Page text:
The results of this study confirm the importance of oceanic initial conditions for seasonal ENSO forecasts, as was already found in many of the studies referenced herein. The ready availability of ESMF coupling technology and of initial conditions generated by the ECCO project made it possible for a relatively modest effort to construct a CGCM ENSO forecasting system that has skill approaching and in some cases surpassing that of state-of-the-art CGCM ENSO prediction systems. The results of this study can be improved in many ways; for example, through the use of higher-resolution and more realistic UCLA AGCM and MITgcm configurations, through the use of more up-to-date ECCO initial conditions, through the use of a larger number of members in each ensemble hindcast, and through the use of estimation techniques to better calibrate the UCLA–MIT CGCM in order to reduce CGCM biases. Despite many limitations, the results of this study demonstrate the value of physically consistent ocean-state estimation for initializing seasonal ENSO forecasts.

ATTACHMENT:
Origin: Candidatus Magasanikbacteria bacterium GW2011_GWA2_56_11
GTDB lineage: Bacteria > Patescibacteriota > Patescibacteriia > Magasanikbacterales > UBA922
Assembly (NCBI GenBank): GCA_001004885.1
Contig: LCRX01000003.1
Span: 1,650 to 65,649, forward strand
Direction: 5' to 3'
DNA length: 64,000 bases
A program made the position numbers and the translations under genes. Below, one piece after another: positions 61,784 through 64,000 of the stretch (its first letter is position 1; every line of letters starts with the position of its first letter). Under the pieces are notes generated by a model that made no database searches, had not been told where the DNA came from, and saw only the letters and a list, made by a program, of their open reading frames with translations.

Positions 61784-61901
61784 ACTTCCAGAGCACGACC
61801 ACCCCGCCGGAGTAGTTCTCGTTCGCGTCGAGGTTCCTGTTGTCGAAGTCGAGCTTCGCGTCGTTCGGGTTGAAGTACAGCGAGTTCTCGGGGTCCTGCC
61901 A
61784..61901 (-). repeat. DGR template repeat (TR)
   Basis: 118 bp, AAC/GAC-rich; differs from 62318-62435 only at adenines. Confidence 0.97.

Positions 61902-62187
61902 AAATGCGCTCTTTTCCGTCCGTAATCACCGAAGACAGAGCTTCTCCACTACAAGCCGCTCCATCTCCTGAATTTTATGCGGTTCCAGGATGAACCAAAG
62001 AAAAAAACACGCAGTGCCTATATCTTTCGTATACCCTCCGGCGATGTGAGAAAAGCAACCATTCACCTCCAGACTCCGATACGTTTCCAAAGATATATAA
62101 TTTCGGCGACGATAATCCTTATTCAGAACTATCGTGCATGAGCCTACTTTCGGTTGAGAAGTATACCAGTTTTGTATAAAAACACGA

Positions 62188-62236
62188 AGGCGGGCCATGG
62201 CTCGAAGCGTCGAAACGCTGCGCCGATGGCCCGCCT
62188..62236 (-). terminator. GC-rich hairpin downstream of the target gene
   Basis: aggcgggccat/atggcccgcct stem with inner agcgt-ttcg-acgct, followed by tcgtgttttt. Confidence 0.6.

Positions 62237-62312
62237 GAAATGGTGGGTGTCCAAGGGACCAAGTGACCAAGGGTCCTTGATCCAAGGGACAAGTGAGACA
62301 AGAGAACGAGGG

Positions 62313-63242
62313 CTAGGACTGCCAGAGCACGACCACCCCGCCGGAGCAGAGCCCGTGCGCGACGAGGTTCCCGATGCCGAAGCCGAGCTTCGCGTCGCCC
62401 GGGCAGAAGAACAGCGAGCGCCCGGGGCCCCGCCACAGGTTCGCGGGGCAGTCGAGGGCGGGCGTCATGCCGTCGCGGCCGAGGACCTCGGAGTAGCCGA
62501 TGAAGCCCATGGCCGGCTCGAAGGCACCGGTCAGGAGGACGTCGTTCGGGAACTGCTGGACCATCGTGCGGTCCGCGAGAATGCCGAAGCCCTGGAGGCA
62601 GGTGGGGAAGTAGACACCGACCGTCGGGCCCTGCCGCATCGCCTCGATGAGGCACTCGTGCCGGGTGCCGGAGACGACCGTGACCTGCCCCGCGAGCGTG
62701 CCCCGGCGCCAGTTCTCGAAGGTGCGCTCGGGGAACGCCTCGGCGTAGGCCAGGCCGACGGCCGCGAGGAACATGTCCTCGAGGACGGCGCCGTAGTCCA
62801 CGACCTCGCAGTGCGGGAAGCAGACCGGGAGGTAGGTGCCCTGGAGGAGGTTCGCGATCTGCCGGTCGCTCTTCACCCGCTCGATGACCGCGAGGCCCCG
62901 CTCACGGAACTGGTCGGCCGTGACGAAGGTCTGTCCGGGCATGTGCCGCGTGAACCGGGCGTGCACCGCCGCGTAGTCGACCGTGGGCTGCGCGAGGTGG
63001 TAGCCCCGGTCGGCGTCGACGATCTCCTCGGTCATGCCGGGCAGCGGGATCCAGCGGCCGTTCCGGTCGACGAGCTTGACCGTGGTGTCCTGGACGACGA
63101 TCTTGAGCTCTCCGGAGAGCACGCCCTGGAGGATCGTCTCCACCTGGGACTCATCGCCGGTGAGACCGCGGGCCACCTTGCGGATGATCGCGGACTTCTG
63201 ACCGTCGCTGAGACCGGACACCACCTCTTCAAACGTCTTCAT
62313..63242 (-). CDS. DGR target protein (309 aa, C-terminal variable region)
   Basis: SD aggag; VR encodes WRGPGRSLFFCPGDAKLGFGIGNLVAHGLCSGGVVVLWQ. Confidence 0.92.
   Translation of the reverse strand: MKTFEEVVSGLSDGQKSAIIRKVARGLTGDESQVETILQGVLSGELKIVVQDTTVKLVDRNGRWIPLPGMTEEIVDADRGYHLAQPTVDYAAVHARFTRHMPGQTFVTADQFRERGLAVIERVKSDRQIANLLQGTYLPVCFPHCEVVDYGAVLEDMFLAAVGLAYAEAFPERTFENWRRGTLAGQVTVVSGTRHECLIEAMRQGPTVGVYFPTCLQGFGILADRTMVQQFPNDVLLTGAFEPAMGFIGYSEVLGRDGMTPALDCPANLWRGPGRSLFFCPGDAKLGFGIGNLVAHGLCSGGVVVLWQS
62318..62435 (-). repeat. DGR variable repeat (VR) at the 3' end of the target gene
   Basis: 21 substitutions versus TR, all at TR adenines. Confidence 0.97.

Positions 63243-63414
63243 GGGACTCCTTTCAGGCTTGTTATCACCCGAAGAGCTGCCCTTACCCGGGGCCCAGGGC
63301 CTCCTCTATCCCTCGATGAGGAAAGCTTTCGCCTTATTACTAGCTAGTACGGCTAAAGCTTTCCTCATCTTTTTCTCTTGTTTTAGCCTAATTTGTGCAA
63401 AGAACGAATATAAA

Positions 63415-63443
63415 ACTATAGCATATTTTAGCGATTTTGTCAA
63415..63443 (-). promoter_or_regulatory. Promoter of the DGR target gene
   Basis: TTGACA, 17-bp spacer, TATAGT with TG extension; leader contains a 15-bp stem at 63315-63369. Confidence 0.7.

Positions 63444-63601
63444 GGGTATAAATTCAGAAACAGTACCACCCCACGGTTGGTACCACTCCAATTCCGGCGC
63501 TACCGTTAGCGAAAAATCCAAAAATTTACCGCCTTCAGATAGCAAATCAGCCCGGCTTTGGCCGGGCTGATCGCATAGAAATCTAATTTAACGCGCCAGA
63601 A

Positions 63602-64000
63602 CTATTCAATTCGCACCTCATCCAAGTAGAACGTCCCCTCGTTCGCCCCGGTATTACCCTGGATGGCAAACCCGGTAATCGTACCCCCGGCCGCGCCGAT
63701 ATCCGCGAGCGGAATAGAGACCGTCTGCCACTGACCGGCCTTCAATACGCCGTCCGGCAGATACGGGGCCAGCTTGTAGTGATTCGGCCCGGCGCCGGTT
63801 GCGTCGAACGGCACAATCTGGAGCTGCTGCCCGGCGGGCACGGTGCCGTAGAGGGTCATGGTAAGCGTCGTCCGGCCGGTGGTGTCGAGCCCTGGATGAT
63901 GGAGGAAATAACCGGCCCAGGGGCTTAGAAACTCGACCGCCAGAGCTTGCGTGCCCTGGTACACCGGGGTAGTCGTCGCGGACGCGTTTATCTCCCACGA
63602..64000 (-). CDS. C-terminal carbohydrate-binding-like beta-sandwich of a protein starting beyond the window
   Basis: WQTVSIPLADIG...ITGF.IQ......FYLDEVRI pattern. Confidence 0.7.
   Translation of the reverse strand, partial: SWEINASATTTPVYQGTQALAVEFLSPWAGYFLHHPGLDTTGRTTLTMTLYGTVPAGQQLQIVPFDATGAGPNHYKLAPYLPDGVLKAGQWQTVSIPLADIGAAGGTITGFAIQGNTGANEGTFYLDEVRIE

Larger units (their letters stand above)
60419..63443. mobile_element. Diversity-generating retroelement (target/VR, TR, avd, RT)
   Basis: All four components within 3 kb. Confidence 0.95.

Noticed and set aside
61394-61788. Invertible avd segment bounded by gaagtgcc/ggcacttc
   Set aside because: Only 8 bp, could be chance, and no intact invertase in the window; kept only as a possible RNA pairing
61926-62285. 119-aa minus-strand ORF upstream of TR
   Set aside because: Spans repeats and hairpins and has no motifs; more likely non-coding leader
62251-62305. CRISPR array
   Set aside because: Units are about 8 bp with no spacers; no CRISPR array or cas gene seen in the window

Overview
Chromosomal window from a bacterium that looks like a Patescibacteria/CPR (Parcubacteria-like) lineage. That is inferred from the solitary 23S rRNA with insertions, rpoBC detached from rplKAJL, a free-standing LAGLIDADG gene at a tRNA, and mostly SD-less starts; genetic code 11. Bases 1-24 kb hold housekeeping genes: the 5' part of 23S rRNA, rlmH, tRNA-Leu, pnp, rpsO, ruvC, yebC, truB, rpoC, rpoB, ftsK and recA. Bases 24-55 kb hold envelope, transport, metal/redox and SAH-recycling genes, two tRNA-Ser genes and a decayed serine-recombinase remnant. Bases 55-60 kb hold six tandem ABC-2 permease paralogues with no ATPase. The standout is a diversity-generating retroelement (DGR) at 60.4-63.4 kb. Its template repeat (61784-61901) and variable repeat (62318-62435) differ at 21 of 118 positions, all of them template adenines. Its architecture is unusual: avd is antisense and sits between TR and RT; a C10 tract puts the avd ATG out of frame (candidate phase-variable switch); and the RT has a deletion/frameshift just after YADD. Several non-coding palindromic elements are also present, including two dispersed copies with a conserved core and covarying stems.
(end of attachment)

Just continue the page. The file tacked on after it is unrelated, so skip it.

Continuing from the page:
Acknowledgments

This research was supported by NASA CAN 2145/041 and NOAA Grant NA030AR4310095. Dr. Celal Konor directed the implementation of the upgraded PBL parameterization in the UCLA AGCM. CGCM integrations were carried using supercomputers made available by the NASA Ames Research Center and by the Jet Propulsion Laboratory. Hindcast results from the ECMWF coupled model forecast system were made available by the DEMETER project. NCEP’s CFS results were made available by NCEP.

REFERENCES

  • AchutaRao, K., and K. R. Sperber, 2002: Simulation of the El Niño–Southern Oscillation: Results from the Coupled Model Intercomparison Project. Climate Dyn., 19 , 191209.